Long feudal wars and, above all, recurring earthquakes (in particular the devastating one of 1661) convinced the Aldobrandini (who succeeded the Malatesta of Sogliano and, in turn, the Ubertini in governing the fiefdom) to choose Mortano Castle as their family residence and administrative centre. Of uncertain origins, Mortano (perhaps a former Roman proedium) welcomed the descendants of the famous Uguccione della Faggiola, a rich and powerful family originally from nearby Arezzo and who resided in Mortano until their demise in the late 19th century. No documented information exists, but the last heir of the famous family, Ilario Fabbri della Faggiola, who died in 1859, is buried in the Church of the Crucifix in S. Sofia, a clue but nothing more. Pondo was mentioned in the 1371 Chronicle by Cardinal Anglico de Grimoard. Its castle was destroyed in 1401 by Jacopo Salviati, the Captain of the Republic of Florence. In 1527, troops led by the Constable of Bourbon passed through the area on their way to attack Rome; a minor clash occurred during an attempted siege, resulting in a few casualties. The Landsknechts mercenary troops then vented their rage on Corzano, which they razed to the ground. The castle of Pondo was almost completely destroyed again in the late 16th century, and the fiefdom was ceded to Giovanni Andrea Pamphili Doria Landi at the end of the 18th century. The community of Pondo evolved into the municipality of Mortano, which was founded when the administrative jurisdiction was transferred there, the seat of local government being distributed among various buildings located in what are today known as Mortani and via Spinello.

Outlying buildings that spanned state borders

Certain buildings marked borders in a way that actually facilitated smuggling. An example of a divided property is the ancestral home of the Fontana family, which no longer exists. For centuries, this palazzo straddled the border between the Papal States and the Grand Duchy of Tuscany, with the separation line running through the building and even dividing individual rooms. Simply by moving between rooms, you passed into another state, where you were obliged to use salt from Volterra if you were in Tuscany or the alternative extracted from the salt pans of Cervia if you were in the Papal State. Similarly, notarial documents had to be drawn up by relying only on the authorised officials certified to practice in the applicable state. There was also a flourishing smuggling trade in linen, wool and cotton cloth from Tuscany to elude the “most audacious and forceful pontifical levies”. The name Cà di Ledre, which is still used today to refer to a cluster of houses at the end of Via Spinello, is a reminder of the challenges faced by those border communities. The historian Mambrini left us this chronicle: In 1548, Mario and Giovanni di Salvatore, Paolone and Angelino, Simone di Biagio and Vivo di Giovanni, all from Raggio, in the “Podesteria” (mayorship) of Galeata, complained to the Duke of Florence that, since they resided about half a mile outside his domain, under the rule of Count Giovanni Battista da Sogliano, when they needed to go to the mill, the castle, or the courthouse, they had to pass through houses, villas and courtyards where there gathered armed men of the court who had been outlawed from the lands of Tuscany. The said peasants of Raggio requested permission to bear arms to defend themselves should said outlaws or others attempt to assault them. The locality in question corresponds to what is still called Cà de’ Ladri today.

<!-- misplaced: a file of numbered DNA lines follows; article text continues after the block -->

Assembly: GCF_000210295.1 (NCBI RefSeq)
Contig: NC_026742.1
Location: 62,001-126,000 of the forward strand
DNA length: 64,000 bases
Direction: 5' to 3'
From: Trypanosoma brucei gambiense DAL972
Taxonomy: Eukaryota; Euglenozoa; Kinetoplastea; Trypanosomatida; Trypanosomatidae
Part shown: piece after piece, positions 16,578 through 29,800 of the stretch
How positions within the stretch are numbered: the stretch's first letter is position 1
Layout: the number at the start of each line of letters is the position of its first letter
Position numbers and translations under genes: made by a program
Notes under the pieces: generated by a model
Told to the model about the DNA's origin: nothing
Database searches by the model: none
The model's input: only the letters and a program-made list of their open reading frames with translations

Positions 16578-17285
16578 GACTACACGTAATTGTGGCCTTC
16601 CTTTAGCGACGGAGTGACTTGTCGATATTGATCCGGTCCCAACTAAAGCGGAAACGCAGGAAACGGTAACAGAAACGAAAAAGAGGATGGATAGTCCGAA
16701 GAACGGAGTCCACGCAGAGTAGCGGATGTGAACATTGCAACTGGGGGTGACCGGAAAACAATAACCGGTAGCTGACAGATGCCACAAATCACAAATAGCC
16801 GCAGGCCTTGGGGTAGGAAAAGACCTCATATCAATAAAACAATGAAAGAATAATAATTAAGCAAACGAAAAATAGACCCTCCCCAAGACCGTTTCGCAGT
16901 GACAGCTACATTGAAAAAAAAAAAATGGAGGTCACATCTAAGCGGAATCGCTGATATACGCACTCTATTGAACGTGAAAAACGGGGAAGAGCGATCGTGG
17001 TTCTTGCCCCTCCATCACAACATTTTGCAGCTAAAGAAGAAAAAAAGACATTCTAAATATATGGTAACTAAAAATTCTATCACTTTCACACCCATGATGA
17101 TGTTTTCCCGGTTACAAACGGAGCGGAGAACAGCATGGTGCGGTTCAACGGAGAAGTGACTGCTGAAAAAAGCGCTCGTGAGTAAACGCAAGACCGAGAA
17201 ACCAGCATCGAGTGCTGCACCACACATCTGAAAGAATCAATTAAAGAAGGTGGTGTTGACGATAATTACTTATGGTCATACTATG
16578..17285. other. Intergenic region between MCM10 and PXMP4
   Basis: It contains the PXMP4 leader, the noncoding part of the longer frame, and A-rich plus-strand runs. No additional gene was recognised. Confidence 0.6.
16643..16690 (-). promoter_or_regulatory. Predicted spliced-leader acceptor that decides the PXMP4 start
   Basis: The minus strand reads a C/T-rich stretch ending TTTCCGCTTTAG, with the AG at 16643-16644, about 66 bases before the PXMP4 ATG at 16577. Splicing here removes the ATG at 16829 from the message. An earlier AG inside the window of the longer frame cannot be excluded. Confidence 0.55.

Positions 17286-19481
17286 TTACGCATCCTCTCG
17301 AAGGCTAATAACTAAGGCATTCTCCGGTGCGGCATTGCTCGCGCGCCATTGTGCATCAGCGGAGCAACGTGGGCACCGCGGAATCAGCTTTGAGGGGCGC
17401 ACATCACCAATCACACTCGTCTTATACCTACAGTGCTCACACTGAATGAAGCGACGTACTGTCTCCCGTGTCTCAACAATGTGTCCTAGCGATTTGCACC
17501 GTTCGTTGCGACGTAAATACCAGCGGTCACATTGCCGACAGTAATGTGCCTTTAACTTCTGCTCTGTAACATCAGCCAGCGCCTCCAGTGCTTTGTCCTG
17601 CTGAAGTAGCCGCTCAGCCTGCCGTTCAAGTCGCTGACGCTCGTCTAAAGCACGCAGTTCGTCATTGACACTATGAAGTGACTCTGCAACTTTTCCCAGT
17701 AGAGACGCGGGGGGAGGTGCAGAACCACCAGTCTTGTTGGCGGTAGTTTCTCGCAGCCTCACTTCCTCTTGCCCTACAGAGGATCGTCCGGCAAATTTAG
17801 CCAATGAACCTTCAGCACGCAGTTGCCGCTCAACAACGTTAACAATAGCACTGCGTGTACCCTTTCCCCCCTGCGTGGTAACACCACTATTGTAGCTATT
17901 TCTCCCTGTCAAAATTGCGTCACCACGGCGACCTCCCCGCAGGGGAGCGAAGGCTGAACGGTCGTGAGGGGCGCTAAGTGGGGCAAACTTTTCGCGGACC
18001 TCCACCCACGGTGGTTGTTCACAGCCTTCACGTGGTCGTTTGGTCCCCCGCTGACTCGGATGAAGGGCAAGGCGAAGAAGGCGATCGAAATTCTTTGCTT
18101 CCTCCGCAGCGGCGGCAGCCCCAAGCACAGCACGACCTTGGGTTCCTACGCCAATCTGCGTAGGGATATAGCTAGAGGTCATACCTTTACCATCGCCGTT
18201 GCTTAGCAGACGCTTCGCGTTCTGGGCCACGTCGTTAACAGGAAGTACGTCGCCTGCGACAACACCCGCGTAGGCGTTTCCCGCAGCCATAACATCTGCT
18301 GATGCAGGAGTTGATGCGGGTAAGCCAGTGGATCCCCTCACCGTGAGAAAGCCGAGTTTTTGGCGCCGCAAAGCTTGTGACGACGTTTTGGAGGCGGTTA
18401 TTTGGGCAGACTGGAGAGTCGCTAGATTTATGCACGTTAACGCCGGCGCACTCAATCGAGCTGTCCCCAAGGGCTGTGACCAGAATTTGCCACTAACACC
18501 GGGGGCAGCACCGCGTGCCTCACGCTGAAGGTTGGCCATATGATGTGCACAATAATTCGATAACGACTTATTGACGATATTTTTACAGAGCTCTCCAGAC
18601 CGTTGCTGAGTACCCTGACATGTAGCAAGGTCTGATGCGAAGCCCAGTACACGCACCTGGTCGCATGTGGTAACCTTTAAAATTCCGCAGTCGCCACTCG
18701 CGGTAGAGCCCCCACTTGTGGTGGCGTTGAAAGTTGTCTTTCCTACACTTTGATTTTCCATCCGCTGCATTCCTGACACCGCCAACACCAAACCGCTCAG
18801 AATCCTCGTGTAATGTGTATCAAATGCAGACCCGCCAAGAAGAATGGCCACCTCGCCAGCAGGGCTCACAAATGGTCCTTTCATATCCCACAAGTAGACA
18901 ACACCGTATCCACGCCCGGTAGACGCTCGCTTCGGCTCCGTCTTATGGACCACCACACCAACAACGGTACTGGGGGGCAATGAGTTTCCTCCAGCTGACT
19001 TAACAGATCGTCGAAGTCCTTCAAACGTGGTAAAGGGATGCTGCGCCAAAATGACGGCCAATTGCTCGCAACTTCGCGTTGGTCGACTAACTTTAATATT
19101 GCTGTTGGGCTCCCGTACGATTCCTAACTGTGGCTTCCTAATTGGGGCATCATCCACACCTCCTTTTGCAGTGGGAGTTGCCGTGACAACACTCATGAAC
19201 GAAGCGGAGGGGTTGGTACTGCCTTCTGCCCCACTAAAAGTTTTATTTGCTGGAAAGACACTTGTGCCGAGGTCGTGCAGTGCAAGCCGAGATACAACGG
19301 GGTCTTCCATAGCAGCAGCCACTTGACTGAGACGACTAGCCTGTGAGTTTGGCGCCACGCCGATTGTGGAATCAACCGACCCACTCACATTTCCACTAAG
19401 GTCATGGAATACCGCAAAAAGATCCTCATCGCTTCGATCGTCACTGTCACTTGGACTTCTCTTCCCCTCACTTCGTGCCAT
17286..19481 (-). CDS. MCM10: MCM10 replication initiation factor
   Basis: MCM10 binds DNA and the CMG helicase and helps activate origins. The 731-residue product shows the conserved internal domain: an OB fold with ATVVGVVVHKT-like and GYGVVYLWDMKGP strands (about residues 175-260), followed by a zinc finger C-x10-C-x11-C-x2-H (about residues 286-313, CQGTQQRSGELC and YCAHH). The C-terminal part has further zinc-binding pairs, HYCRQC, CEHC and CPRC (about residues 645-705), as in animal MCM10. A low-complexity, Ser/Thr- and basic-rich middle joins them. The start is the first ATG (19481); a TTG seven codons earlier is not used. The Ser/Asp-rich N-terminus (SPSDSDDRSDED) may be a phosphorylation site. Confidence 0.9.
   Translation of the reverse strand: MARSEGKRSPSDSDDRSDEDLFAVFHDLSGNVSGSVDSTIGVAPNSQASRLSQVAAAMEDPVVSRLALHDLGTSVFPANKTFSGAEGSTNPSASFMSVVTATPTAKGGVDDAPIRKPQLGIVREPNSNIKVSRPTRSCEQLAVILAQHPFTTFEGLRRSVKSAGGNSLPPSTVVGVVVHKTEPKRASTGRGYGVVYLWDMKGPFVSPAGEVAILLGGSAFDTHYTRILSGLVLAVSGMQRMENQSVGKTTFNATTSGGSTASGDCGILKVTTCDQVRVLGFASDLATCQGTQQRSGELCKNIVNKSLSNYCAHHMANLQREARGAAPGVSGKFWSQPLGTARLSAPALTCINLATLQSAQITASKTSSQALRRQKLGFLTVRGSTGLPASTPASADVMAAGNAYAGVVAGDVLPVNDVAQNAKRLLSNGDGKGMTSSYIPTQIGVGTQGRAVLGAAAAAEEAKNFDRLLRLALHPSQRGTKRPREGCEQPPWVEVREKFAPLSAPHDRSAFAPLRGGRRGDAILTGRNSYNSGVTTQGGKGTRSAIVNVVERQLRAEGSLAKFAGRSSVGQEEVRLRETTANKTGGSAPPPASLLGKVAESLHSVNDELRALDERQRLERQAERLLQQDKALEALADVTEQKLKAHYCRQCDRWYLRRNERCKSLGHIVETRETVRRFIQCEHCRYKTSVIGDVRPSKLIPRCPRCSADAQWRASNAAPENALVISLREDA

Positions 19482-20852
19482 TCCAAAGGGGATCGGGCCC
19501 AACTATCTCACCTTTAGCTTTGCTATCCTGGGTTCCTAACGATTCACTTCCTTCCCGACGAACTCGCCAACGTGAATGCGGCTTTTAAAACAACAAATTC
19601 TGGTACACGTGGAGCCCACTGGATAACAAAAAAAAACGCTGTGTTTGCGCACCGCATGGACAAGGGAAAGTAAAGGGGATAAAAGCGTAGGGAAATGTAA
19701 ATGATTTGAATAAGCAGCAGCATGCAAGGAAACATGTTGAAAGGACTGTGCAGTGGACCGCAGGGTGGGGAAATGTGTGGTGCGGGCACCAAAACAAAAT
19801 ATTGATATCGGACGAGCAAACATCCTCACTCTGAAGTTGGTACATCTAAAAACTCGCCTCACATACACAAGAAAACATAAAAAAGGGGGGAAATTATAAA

Of thieves and taverns

Subtle is the difference between thieves, but we know for certain that this area was the last inhabited outpost before the trail to Spinello began to climb, crossing the ford on the Rio Pondo. Up until a few decades ago, there were three “osterie” in Mortano, the oldest of which was the “Giona” tavern. In this classic taphouse that remained in business until mid-1970, patrons could bring their own food and dine on long wooden tables with wine sold by the landlord. The last to close were the “Patruno”, also in Cà di Ledre, and the one in Piazza Curiel, run by the Amadori family.

These borderlands were rife with bandits, thieves and deserters whose nasty mischief was aided by numerous escape routes to hideouts in the Spinello and Carnaio mountains and the Foresta della Lama.

Among Romagna’s most notorious 19th-century bandits, we recall Stefano Pelloni, known as “il Passatore”, Angiolo Lama, known as “Lisagna”, and Giuseppe Afflitti, the “Lazzarino”, all of whom were well-known in Mortano where the lawless environment encouraged their misdeeds.